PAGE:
Ahead of elections, is road safety a priority on party agendas?
According to the World Health Organisation (WHO) 2013 report, 1.24 million people die each year as a result of road traffic crashes. The findings of the report indicate that Road traffic injuries are the leading cause of death among young people aged 15-29 years. These numbers are frightening, considering that many of these crashes can be prevented.
South Africa has a road traffic fatality rate that is higher than the global average. Furthermore the International Transport Forum’s 2013 Report on Road Safety estimated the economic cost of South Africa’s road crashes to be R307 billion each year, which is taxpayers money that could be spent elsewhere to better the country. With elections coming up, one would expect Road Safety to be high on the campaigning parties’ agendas but their manifestos do not reflect this as a priority.
While South Africa is a signatory of the United Nations Resolution on the Decade of Action, which aims to reduce road crashes by 50 percent until 2020, it is clear that little has been done to create change or prevent road deaths during the busiest times of the year as the number of crashes around Easter and the festive season is still unacceptably high.
“The long term effects of road crashes, fatal or otherwise, are devastating, as those who remain behind face a bleak future without a source of income sometimes. It is also important to note that crashes happen daily and are not confined to specific reasons; law enforcement should take place throughout the year and not just at certain periods,” said the Automobile Association of South Africa (AA).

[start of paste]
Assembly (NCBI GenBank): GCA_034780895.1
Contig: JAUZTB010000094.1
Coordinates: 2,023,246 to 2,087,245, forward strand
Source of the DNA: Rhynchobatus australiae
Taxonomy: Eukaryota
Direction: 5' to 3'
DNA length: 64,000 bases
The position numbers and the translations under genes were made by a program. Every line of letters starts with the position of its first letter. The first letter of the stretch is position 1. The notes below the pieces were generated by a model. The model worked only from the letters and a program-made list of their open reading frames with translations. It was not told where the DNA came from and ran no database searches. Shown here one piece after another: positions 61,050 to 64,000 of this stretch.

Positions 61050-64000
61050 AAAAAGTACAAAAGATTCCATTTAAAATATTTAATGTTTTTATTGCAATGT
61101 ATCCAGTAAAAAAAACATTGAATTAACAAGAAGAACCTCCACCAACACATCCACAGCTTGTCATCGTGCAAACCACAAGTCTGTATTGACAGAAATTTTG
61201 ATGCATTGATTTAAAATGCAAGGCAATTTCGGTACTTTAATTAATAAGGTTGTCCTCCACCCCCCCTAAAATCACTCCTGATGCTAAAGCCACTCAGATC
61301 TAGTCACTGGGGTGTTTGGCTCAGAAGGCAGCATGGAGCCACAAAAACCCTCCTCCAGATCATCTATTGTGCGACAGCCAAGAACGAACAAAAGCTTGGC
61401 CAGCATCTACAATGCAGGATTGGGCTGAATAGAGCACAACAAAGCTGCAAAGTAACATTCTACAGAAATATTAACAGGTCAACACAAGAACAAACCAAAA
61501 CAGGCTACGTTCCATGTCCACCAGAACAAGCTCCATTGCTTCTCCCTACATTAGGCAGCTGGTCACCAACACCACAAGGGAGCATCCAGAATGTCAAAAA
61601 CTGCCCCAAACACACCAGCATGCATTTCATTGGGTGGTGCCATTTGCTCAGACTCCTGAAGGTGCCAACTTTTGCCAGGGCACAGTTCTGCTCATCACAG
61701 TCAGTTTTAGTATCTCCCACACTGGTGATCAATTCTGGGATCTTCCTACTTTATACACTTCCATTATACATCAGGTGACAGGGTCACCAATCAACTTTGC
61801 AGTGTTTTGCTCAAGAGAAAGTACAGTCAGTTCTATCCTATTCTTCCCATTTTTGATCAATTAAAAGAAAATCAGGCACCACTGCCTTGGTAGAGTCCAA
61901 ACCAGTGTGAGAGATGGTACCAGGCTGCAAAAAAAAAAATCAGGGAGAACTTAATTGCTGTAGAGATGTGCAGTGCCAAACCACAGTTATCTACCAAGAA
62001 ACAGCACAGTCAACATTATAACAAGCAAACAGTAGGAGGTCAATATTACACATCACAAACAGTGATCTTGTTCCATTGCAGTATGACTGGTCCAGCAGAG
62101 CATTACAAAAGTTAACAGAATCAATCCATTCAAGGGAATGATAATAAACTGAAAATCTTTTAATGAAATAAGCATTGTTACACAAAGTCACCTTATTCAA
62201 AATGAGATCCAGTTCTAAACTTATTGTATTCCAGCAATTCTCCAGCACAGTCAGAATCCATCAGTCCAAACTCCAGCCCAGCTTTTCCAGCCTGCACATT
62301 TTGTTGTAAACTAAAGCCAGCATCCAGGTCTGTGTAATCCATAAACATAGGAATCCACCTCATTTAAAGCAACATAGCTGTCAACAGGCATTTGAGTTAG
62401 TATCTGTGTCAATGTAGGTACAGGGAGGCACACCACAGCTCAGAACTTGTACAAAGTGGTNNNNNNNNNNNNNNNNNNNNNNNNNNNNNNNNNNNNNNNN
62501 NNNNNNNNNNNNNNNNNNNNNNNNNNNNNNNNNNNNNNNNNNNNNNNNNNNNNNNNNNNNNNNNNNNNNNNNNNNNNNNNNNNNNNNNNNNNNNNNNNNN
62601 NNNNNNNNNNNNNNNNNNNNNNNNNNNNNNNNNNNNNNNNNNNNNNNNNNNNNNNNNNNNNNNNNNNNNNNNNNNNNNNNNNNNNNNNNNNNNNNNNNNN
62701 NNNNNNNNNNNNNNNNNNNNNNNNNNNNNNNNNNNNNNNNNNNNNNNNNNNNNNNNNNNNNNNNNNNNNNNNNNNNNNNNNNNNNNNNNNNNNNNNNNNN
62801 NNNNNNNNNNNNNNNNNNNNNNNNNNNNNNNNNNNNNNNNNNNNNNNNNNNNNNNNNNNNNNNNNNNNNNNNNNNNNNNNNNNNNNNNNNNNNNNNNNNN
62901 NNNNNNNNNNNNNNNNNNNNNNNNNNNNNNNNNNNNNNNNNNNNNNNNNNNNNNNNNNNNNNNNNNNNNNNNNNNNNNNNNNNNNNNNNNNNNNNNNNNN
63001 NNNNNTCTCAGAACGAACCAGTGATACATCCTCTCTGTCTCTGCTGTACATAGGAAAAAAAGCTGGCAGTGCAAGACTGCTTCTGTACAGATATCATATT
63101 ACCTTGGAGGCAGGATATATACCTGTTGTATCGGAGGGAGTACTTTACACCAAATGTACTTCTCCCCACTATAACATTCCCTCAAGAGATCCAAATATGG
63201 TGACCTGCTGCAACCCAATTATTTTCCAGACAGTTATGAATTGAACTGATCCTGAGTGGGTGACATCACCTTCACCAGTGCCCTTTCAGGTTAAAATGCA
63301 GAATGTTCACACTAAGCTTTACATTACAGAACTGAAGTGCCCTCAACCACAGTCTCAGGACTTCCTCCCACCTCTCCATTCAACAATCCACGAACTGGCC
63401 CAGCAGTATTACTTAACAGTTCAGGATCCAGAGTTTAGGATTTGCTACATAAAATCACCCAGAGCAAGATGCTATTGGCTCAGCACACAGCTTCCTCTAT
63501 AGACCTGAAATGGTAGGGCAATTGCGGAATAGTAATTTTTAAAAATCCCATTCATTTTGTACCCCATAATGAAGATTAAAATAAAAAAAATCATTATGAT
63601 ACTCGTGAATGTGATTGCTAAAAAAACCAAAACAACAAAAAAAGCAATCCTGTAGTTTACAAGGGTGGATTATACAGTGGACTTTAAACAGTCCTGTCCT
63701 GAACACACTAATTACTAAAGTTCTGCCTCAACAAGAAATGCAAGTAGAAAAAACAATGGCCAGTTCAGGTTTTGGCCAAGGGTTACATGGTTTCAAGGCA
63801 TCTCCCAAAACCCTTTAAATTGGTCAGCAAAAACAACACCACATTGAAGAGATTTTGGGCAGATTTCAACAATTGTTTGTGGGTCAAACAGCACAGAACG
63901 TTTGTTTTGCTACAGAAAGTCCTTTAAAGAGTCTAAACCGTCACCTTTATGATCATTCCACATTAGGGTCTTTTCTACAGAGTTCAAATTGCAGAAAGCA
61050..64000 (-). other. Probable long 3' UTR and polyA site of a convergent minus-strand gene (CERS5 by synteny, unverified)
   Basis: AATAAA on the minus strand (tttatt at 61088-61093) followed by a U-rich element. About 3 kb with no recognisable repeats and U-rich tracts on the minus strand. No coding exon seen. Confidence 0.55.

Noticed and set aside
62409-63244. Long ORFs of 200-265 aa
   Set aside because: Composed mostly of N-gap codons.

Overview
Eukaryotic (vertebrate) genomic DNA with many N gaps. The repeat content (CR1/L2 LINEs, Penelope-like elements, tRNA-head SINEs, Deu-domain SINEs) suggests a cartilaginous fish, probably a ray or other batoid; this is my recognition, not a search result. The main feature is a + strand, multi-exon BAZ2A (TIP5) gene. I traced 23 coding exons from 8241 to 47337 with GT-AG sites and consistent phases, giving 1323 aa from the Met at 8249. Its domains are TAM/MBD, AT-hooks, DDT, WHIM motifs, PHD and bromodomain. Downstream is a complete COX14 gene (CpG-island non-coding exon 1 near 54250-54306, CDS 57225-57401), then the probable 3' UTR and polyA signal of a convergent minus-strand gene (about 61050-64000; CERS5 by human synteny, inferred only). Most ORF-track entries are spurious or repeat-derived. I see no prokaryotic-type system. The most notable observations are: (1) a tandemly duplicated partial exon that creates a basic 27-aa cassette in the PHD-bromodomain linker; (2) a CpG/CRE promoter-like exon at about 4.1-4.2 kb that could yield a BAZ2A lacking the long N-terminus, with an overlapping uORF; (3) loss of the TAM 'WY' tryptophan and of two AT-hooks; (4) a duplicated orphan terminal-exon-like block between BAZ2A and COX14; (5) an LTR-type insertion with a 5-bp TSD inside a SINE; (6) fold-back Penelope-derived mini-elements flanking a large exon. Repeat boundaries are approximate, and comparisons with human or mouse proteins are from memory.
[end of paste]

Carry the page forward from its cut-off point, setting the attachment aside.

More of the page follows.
WHO suggests effective interventions such as designing safer infrastructure and incorporating road safety into land use and transport planning, but despite there being several strategies from the various transport bodies in South Africa, there is still no policy framework for road safety in evidence. “It is no secret that many of our provincial roads are not in a good condition which compromises road safety. It is therefore important that during the design phase of road construction, everyone in the construction value chain prioritises safety for every road they build taking into account vulnerable road users,” the AA said.
“Concerted effort is needed to make road infrastructure safer for vulnerable road users such as pedestrians and cyclists. Their needs must be taken into account when road safety policy, transport planning and land use decisions are being made. “Improving the safety features of vehicles as well as post-crash care of victims of crashes is also key,” concluded the AA.